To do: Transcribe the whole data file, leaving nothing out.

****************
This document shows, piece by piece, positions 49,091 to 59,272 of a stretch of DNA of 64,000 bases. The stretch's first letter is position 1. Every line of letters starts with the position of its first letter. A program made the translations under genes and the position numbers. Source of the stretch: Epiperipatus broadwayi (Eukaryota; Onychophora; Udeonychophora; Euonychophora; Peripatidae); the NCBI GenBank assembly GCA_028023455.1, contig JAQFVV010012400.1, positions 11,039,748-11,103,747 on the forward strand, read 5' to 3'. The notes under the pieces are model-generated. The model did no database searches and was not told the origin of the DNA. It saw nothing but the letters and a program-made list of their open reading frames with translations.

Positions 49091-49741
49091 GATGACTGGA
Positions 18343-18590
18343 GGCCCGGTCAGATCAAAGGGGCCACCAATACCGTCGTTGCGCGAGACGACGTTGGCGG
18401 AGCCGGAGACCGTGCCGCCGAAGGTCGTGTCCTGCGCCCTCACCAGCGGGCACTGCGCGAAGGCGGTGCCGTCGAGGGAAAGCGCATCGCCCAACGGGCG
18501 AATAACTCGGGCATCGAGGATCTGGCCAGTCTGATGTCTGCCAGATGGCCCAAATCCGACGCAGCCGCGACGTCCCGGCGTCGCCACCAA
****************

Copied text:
This document shows, piece by piece, positions 49,091 to 59,272 of a stretch of DNA of 64,000 bases. The stretch's first letter is position 1. Every line of letters starts with the position of its first letter. A program made the translations under genes and the position numbers. Source of the stretch: Epiperipatus broadwayi (Eukaryota; Onychophora; Udeonychophora; Euonychophora; Peripatidae); the NCBI GenBank assembly GCA_028023455.1, contig JAQFVV010012400.1, positions 11,039,748-11,103,747 on the forward strand, read 5' to 3'. The notes under the pieces are model-generated. The model did no database searches and was not told the origin of the DNA. It saw nothing but the letters and a program-made list of their open reading frames with translations.

Positions 49091-49741
49091 GATGACTGGA
Positions 18343-18590
18343 GGCCCGGTCAGATCAAAGGGGCCACCAATACCGTCGTTGCGCGAGACGACGTTGGCGG
18401 AGCCGGAGACCGTGCCGCCGAAGGTCGTGTCCTGCGCCCTCACCAGCGGGCACTGCGCGAAGGCGGTGCCGTCGAGGGAAAGCGCATCGCCCAACGGGCG
18501 AATAACTCGGGCATCGAGGATCTGGCCAGTCTGATGTCTGCCAGATGGCCCAAATCCGACGCAGCCGCGACGTCCCGGCGTCGCCACCAA